Denotes equal first authorship

Footnotes

References

Hide All
Albarracín, D. and Kumkale, G. T. (2003), ‘Affect as information in persuasion: A model of affect identification and discounting’, Journal of Personality and Social Psychology, 84(3): 453469.
Apter, A. J., Reisine, S. T., Affleck, G., Barrows, E. and ZuWallack, R. L. (1998), ‘Adherence with twice-daily dosing of inhaled steroids: Socioeconomic and health-belief differences’, American Journal of Respiratory and Critical Care Medicine, 157(6 PART I): 18101817.
Barclay, T. R., Hinkin, C. H., Castellon, S. A., Mason, K. I., Reinhard, M. J., Marion, S. D. and Durvasula, R. S. (2007), ‘Age-associated predictors of medication adherence in HIV-positive adults: health beliefs, self-efficacy, and neurocognitive status’, Health Psychology: Official Journal of the Division of Health Psychology, American Psychological Association, 26(1): 40–9.
Barth, K. R., Cook, R. L., Downs, J. S., Switzer, G. E. and Fischhoff, B. (2002), ‘Social stigma and negative consequences: factors that influence college students’ decisions to seek testing for sexually transmitted infections’, Journal of American College Health, 50(4): 153159.
Beshears, J., Choi, J. J. and Madrian, B. C. (2011), ‘Self Control and Liquidity: How to Design a Commitment Contract’, Working Paper, 154.
Choudhry, N. K., Avorn, J., Glynn, R. J., Antman, E. M., Schneeweiss, S., Toscano, M. and Shrank, W. H. (2011), ‘Full Coverage for Preventive Medications after Myocardial Infarction’, New England Journal of Medicine, 365(22): 20882097.
Elliott, R. A., Boyd, M. J., Salema, N.-E., Davies, J., Barber, N., Mehta, R. L., and Craig, C. (2016), ‘Supporting adherence for people starting a new medication for a long-term condition through community pharmacies: a pragmatic randomised controlled trial of the New Medicine Service’, BMJ Quality & Safety, 25: 747758.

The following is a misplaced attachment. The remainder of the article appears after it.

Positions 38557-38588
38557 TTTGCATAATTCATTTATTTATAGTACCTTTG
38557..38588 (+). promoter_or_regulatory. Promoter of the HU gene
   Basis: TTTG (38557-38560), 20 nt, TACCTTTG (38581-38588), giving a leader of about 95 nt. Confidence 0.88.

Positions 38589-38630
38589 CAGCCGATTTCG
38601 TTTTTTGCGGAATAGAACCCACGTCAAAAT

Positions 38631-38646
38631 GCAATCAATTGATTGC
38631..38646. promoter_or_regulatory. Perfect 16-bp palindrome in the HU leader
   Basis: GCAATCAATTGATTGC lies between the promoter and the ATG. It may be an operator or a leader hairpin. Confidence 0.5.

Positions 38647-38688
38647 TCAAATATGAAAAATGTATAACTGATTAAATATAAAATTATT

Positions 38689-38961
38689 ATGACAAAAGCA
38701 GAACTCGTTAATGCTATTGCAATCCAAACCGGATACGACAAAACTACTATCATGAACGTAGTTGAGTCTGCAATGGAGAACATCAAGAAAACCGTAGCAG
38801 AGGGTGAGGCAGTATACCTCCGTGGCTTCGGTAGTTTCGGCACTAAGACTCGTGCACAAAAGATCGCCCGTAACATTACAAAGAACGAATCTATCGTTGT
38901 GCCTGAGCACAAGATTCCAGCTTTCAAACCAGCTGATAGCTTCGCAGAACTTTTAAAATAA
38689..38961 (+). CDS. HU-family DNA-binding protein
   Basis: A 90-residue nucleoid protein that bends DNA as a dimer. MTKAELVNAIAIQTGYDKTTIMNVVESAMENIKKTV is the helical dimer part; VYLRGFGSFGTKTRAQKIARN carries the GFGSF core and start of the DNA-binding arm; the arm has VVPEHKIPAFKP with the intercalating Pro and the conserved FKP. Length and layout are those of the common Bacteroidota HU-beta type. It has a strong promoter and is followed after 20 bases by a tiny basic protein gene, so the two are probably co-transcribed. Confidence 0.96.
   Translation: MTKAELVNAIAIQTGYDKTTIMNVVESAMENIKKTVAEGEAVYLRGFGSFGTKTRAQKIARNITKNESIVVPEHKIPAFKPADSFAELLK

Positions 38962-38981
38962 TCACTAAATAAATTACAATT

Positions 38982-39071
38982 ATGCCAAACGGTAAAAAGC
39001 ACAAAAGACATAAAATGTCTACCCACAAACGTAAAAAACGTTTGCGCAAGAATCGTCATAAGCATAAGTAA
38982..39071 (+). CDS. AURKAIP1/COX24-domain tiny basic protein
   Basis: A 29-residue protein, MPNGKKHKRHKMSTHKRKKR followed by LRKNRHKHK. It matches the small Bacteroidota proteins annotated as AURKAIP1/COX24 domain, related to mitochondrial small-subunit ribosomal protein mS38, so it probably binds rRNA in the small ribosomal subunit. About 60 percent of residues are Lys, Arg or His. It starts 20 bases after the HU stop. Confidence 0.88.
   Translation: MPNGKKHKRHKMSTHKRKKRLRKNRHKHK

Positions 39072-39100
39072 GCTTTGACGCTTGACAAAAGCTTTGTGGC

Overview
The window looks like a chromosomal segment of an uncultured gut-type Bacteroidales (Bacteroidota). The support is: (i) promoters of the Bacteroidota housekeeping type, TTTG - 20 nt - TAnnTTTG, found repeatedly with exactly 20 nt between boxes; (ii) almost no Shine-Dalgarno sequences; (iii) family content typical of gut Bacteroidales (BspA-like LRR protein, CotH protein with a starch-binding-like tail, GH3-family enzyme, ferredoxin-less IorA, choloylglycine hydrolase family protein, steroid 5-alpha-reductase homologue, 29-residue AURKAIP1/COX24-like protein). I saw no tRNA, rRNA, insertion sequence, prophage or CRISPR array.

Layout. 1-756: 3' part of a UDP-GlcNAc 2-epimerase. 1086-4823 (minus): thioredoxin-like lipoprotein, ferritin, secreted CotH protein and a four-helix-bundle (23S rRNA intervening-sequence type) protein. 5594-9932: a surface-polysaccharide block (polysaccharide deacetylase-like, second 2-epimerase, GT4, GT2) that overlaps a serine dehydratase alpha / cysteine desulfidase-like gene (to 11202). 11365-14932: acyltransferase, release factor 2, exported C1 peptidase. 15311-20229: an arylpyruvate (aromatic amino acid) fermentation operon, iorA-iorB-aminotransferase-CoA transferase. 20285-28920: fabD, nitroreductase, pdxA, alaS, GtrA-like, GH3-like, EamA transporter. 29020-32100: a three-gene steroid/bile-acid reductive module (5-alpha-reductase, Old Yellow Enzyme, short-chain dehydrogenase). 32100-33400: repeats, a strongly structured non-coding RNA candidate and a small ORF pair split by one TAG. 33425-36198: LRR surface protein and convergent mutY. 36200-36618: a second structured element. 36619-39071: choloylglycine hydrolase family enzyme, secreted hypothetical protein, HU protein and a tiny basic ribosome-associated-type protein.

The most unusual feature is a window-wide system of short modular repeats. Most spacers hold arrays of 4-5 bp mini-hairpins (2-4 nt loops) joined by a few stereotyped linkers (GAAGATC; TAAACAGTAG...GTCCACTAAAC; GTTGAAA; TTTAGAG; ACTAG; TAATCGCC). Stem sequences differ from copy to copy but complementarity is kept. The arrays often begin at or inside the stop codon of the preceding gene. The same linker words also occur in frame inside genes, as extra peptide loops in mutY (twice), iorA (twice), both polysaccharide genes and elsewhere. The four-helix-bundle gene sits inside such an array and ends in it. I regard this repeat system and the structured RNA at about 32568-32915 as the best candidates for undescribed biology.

Fisher, R. J. (1993), ‘Social Desirability Bias and the Validity of Indirect Questioning’, Journal of Consumer Research, 20(2): 303315.
Frazier, P. A., Davis-Ali, S. H., Dahl, K. E., P.A., F., S.H., D.-A. and K.E., D. (1994), ‘Correlates of noncompliance among renal transplant recipients’, Clinical Transplantation, 8(6): 550557. Retrieved from http://www.embase.com/search/results?subaction=viewrecord&from=export&id=L24361561%5Cnhttp://sfx.metabib.ch/sfx_locater?sid=EMBASE&issn=09020063&id=doi:&atitle=Correlates+of+noncompliance+among+renal+transplant+recipients&stitle=CLIN.+TRANSPLANT.&title=Cl
Golman, R., Hagmann, D., and Loewenstein, G. (2017), ‘Information Avoidance’, Journal of Economic Literature, 55(1): 96135.
Grant, R. W., Devita, N. G., Singer, D. E. and Meigs, J. B. (2003), ‘Polypharmacy and medication adherence in patients with type 2 diabetes’, Diabetes Care, 26(5): 14081412.
Gray, T. A., Fenerty, C., Harper, R., Spencer, A. F., Campbell, M., Henson, D. B. and Waterman, H. (2012), ‘Individualised patient care as an adjunct to standard care for promoting adherence to ocular hypotensive therapy: An exploratory randomised controlled trial’, Eye, 26(3): 407417.
Gulliver, A., Griffiths, K. M. and Christensen, H. (2010), ‘Perceived barriers and facilitators to mental health help-seeking in young people: a systematic review’, BMC Psychiatry, 113.
Hallsworth, M. (2017), ‘Rethinking public health using behavioural science’, Nature Human Behaviour, 1(9): 612612.
Hardin, G. (1968), ‘The tragedy of the commons’, Nature, 162: 12431248.
Haynes, R. B., Ackloo, E., Sahota, N., McDonald, H. P. and Yao, X. (2008), ‘Interventions for enhancing medication adherence (Review)’, Cochrane Database of Systematic Review, 2.
Haynes, R. B., Taylor, D. W., Sackett, D. L., Gibson, E. S., Bernholz, C. D. and Mukherjee, J. (1980), ‘Can simple clinical measurements detect patient noncompliance?’, Hypertension, 2(6): 757764.
Haynes, R., Taylor, D. and Sackett, D. (1979), Compliance in Health Care, Baltimore, MD: Johns Hopkins University Press.
Hertz, R., Unger, A. and Lustik, M. (2005), ‘Adherence with pharmacotherapy for type 2 diabetes: a retrospective cohort study of adults with employer-sponsored health insurance’, Clinical Therapeutics, 27(7): 10641073.